'Romeo and Juliet" is arguably the most famous love story in the English language, with a timeless quality that resonates six centuries after its original setting. There is forbidden love, innocence and rebellion, familial gang wars, murder, and suicide.
Not surprisingly, "Romeo and Juliet" has also become one of the most choreographed tales in ballet, with the earliest versions dating from 18th-century Italy. In this century alone, there have been numerous notable interpretations by a range of 20th-century choreographers - Frederick Ashton, John Cranko, Kenneth MacMillan, John Neumeier, Choo San Goh - all set to Sergei Prokofiev's landmark 1934 score.
So, why would a young choreographer creating his first full-length ballet choose a story with such a long, illustrious history?
"It's a story I always wanted to tell," is the simple explanation from Daniel Pelzig, whose new version of the ballet was recently given its world premire by the Boston Ballet. "I felt it played into my strengths as a choreographer in terms of storytelling, emotional depth, my ability to make pas de deux work, my interest in character development through dance sequences."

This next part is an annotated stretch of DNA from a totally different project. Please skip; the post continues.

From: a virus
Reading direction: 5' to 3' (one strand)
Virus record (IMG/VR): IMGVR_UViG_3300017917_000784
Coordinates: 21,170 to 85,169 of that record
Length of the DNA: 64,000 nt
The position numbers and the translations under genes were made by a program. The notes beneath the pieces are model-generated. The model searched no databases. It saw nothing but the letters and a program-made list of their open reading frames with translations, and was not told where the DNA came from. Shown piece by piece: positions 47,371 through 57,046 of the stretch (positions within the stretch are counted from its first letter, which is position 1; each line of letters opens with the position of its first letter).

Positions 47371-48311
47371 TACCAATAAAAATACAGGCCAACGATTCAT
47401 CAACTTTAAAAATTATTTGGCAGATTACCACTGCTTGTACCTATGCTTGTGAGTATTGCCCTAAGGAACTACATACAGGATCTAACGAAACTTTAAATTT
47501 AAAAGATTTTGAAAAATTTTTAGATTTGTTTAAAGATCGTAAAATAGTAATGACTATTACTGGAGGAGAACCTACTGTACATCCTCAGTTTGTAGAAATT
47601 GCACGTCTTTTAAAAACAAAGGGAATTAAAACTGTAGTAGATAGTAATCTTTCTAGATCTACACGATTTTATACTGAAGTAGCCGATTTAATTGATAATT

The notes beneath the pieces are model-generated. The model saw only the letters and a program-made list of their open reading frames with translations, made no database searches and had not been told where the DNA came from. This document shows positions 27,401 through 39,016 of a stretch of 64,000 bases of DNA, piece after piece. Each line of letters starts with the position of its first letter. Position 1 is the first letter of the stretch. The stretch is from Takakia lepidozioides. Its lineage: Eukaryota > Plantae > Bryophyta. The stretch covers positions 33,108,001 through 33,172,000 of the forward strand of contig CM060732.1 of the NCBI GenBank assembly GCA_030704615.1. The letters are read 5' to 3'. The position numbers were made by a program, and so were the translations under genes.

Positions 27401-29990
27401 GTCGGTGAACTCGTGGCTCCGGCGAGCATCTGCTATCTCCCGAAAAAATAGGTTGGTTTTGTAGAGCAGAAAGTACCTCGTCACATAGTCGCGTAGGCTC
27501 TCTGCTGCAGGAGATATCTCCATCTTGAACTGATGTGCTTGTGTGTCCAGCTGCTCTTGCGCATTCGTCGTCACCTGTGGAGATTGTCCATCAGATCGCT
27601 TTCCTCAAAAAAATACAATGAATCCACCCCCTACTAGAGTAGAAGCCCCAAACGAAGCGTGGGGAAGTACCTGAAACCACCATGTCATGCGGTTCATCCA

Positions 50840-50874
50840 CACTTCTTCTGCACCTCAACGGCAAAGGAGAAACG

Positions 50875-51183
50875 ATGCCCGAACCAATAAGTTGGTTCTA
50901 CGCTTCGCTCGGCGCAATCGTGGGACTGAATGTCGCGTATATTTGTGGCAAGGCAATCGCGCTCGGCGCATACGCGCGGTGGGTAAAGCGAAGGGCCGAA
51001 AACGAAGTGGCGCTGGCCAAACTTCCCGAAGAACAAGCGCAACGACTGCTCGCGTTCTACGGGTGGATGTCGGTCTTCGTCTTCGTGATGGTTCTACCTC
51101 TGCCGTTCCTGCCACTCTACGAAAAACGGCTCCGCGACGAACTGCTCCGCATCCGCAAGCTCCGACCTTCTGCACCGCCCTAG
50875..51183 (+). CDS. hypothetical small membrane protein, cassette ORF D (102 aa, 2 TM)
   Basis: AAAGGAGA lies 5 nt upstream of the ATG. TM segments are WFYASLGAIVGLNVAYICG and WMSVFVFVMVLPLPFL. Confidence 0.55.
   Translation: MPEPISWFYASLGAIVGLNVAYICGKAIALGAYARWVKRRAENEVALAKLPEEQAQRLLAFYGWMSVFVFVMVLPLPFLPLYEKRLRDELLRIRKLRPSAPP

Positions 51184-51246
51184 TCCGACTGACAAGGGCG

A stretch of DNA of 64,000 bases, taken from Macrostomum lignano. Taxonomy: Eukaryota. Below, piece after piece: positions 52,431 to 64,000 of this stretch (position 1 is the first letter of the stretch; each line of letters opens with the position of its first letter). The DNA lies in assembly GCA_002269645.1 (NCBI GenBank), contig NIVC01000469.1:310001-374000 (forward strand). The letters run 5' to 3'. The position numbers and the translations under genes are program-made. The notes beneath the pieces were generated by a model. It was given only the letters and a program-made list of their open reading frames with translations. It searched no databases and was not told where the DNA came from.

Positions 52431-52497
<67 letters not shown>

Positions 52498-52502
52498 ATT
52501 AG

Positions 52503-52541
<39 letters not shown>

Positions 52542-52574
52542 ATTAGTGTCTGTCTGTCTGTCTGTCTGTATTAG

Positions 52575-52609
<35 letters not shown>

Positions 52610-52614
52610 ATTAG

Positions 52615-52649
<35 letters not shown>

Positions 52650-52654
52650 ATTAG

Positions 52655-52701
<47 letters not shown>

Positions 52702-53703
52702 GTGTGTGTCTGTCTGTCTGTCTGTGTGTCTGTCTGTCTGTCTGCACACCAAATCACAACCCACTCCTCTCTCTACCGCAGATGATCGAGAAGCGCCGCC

During Pelzig's tenure as resident choreographer at the Boston Ballet for the past two years, he has made his mark as a brilliant storyteller, creating ballets with memorable contexts and rich characterizations. In fact, character is perhaps where Pelzig's "Romeo and Juliet" differs most dramatically from its predecessors.
"I wanted to approach the story not as a melodrama as it is often done, but go straight to the small details of human behavior," he explains. "I wanted to create as much about family and marriage as about the two leads. I didn't want to create caricatures or cartoons. None of the characters are black and white. They all have great faults and assets."
His aim was also to chart Juliet's transformation. Pelzig's opening-night Juliet, the charming Pollyana Ribeiro, grows from shy, playful child to self-assured, fiercely determined young woman right before our eyes. Ribeiro begins the ballet with a light airy grace that becomes more full-bodied and sensuous as the story progresses.
Patrick Armand's Romeo is an ardent, muscular hero, more jock than poet. He moves through Pelzig's lightning turns, quick footwork, and high leaps with impeccable control, a firm, chiseled clarity, and well-oiled precision. The two together are convincing as young lovers in the throes of newly ignited desire. Their first meeting, beautifully constructed as the delicate meeting of their hands, is electric. Their final tryst, each thinking the other dead, is the full physical expression of heartbreaking grief.
Pelzig's choreographic vocabulary sticks close to classical standards. He gets most adventurous in Romeo and Juliet's pas de deux, with partnering that ranges from breathtaking to a little too inventive for its own good.
Mary Jo Dondlinger's exquisite lighting illuminates the passage of time as eloquently as Romeo and Juliet's emotional transformation.